As you are probably aware, June 9 to June 16 is SSA Week, a fundraising campaign for the Secular Student Alliance (SSA). The SSA works to support secular student groups in U.S. high schools, colleges, and universities. According to their website:
Our primary goal is to foster successful grassroots campus groups which provide a welcoming community for secular students to discuss their views and promote their secular values.Although my schedule does not permit me to participate in Blogathon 2012, part of the fundraising efforts for SSA Week, I did appreciate the invitation to do so. Since I can't do that, I wanted to tell you about my experience with the SSA and why they are such a worthy cause.
Atheists in Mississippi
I can imagine few places in the U.S. more challenging for atheists than right here in Mississippi. Evangelical fundamentalist Christianity is everywhere, and there is precious little separation of church and state. Christian flags can be found in courthouses, mandatory jury selection proceedings begin with sectarian prayers, and politicians of every level make sure voters know which Southern Baptist church they attend. To call it oppressive, isolating, and even scary at times would be an understatement.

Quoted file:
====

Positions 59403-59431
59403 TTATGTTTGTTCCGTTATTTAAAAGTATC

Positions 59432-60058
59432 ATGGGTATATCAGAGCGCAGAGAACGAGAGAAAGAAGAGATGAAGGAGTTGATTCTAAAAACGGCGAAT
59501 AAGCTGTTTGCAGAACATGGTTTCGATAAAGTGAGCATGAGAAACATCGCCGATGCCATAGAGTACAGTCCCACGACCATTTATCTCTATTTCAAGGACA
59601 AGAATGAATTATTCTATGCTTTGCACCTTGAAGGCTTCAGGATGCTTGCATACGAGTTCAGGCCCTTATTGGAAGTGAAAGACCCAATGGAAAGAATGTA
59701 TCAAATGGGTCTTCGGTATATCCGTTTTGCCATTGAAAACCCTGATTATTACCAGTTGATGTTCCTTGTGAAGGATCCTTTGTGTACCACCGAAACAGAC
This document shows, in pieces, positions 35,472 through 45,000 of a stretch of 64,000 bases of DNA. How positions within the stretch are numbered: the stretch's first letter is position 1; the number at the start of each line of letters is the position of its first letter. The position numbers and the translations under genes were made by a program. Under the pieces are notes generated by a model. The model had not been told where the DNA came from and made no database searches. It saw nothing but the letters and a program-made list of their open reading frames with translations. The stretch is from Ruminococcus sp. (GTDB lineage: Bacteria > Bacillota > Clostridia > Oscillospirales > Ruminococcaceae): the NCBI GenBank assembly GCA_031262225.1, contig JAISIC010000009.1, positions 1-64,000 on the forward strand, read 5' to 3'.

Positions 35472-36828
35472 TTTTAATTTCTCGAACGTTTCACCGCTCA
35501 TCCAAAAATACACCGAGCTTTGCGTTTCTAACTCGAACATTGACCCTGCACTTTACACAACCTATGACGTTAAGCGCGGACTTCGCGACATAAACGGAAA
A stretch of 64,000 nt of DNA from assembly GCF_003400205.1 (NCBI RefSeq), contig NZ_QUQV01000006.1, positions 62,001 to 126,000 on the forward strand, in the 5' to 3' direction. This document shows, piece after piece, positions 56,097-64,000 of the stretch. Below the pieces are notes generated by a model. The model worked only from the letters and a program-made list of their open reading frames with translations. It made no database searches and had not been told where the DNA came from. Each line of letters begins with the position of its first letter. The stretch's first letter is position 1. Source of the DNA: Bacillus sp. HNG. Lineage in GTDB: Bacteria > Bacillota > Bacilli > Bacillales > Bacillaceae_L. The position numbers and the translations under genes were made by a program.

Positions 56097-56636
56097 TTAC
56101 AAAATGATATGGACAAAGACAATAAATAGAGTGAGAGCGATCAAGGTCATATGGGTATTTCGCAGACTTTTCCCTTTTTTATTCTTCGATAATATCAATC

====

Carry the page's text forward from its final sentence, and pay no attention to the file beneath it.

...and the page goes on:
And yet, there are atheists here. These atheists need support. They need safe places to gather with like-minded individuals and have the opportunity to be themselves. They need the chance to talk about their thoughts and feelings without being threatened with hell or physical assault. This is where the SSA comes in.
The SSA in Mississippi
As unlikely as it may seem, there is an SSA chapter right here in South Mississippi. A few atheist students reached out to the SSA for help after learning about the organization on the Internet. After a few phone calls and emails with SSA personnel, these students decided that they wanted to start an SSA group at their university.
It was amazing to see how helpful the SSA was throughout this process. They sent the students detailed information about how to set up a group, including a lengthy manual, flyers, stickers, and all sorts of other resources. There was no charge for any of this material, and it was high quality stuff.
With this information and support, the students held some meetings on campus to recruit potential members, wrote a charter, held elections, and became an official student group, recognized by the university. There was quite a bit of concern that the university might reject the group's application, but they didn't. A new SSA chapter was born here in Mississippi.
Support the SSA
From everything I've seen, I can conclude with confidence that the SSA is a fantastic organization that deserves our support. You can donate to the SSA here.
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